The designated input as viewed 142 is then input by the voter into the input device (not shown) of the handset 112 within a voting period. A representation of the designated input 144 entered by the voter is transmitted to the voting controller with a vote input 150 entered by the voter. The voting controller then registers the vote if the representation of the designated input 144 entered by the user matches the displayed designated input 140. Vote inputs received without appropriate designated inputs will normally be discarded.

FIG. 3 b is a schematic of a second embodiment of the wireless voting system. Again, a handset 112, voting controller 130 and display 200 are provided.

As before, a visual indication of a designated input 140 is generated, and displayed within the voting region using the display 200. The designated input as viewed by the user 142 is then entered into the input device (not shown) of the handset 112 within a voting period. In this embodiment, a representation of the designated input 144 is transmitted to the handset 112 by the voting controller. The handset then transmits a vote input 150, entered by the user, if the representation of the designated input 144 received from the voting controller matches the designated input 142 entered by the voter. Otherwise the vote input is not sent, and accordingly will not be registered.

FIG. 3 c is a schematic of a third embodiment of the wireless voting system. A handset 112, voting controller 130 and display 200 are provided.

As before, a visual indication of a designated input 140 is generated, and displayed within the voting region using the display 200. The designated input as viewed by the user 142 is then entered into the input device (not shown) of the handset 112 within a voting period. In this embodiment, a representation of the designated input is computed at the handset 112 as well as in the voting controller 130 in accordance with a random number generator seeded with a known value (the system time). The handset then transmits to the voting controller 130 the vote input 150 if the designated input computed at the handset matches the designated input 142 entered by the voter.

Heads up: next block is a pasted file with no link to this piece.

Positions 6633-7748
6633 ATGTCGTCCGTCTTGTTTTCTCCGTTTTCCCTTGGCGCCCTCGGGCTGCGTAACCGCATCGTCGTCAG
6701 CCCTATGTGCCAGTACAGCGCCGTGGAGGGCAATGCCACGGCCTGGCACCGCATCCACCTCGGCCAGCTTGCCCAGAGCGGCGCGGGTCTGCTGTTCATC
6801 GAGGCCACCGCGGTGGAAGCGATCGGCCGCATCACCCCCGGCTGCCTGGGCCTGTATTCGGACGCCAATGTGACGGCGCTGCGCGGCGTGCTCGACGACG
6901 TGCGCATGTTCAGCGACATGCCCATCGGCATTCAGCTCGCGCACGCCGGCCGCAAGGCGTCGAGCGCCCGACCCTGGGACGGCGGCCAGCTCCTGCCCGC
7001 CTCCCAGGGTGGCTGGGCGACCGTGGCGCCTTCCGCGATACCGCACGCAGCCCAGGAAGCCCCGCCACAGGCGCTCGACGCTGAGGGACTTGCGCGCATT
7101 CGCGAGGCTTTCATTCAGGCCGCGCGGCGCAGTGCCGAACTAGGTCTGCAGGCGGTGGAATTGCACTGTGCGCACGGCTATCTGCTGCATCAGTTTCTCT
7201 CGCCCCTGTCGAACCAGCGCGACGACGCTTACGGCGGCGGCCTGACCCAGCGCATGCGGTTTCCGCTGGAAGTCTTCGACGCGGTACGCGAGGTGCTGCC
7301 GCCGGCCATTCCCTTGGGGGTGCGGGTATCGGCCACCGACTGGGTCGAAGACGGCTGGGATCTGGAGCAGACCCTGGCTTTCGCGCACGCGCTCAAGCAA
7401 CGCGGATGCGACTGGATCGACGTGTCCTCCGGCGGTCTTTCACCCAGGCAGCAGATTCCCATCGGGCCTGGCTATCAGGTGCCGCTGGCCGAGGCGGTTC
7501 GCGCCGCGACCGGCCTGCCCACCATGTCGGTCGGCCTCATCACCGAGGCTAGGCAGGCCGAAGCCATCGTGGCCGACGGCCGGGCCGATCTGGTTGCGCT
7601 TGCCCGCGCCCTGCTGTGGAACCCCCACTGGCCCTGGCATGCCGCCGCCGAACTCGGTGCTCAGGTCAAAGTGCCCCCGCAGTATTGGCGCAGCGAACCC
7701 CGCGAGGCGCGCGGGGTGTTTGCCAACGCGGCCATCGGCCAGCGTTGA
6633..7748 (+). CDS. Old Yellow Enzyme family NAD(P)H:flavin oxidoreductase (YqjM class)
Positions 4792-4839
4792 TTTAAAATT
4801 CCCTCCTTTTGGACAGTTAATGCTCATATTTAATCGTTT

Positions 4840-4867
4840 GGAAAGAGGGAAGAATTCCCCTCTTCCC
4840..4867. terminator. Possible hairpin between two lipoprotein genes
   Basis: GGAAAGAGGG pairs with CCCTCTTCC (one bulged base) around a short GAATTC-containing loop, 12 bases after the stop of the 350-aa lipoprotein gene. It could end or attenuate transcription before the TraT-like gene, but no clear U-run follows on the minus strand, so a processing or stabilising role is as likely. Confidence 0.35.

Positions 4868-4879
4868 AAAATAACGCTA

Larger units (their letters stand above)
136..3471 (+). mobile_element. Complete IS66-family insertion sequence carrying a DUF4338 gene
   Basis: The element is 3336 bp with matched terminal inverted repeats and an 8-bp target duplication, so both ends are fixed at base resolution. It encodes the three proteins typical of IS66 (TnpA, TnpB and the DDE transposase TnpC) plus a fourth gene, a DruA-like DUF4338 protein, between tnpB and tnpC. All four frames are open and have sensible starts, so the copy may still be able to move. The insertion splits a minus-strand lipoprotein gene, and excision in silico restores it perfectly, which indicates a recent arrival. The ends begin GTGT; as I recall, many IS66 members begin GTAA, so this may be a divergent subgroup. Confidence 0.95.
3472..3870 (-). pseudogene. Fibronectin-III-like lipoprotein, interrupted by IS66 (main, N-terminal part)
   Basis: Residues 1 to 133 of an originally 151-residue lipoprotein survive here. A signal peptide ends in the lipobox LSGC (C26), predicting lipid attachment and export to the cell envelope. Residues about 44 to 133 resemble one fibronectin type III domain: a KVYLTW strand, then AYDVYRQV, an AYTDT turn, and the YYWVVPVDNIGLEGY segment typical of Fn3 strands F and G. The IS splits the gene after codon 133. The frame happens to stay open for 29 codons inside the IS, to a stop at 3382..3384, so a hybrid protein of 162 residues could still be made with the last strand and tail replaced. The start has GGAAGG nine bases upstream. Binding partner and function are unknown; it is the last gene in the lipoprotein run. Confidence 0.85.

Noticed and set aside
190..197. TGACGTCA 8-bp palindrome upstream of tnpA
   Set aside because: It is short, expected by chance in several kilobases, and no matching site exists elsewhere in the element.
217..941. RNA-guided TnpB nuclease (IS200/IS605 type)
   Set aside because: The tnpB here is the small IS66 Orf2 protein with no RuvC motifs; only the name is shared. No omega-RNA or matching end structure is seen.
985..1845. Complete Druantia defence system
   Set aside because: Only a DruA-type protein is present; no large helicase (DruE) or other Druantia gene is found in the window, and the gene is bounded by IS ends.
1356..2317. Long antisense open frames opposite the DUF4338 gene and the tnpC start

FIG. 3 d is a schematic of a fourth embodiment of the wireless voting system. A handset 112 and voting controller 130 are provided.

In this system, the voting controller 130 includes a transmission device (such as an infra-red lamp or LED, for example) for transmitting a substantially line-of-sight authorisation signal 146. If the authorisation signal 146 is received by a corresponding reception device in the handset 112 (also not shown), the handset is permitted to cast a vote. The user may be permitted to cast a vote for a predetermined time after the authorisation signal 146 is received, thus ensuring that the user is in the voting area during the vote, whilst not necessarily requiring line-of-sight when the vote is cast.

Two modes of operation of the system will now be described with reference to FIGS. 4 and 5.

A first mode of operation corresponding to the preferred embodiment is illustrated by the flowchart of FIG. 4. In step S400, a voting controller 130 generates an optical indicator of a designated input, which is then displayed in an appropriate fashion, as described above. In step S402, a voter enters the designated input 142 using an input device of a handset, and also (not necessarily substantially simultaneously or in any order) enters a vote input (step S404). The handset 112 then transmits the vote input 150 and the designated input 142, as entered by the voter, using a transmission device in the handset (step S406). A reception device in the voting controller 130 receives the vote input 150 and designated input 142 entered by the voter, and checks to see if the designated input 142 entered by the voter matches the designated input 140 as displayed (step S408). If the designated input is entered correctly, the vote input is registered in the vote (step S410). If not, the vote input is disregarded (step S412), and the system can thus ensure that the voting rules are not violated. If the voter does not enter any designated input, step S402 may be omitted, with the effect that the vote input is disregarded.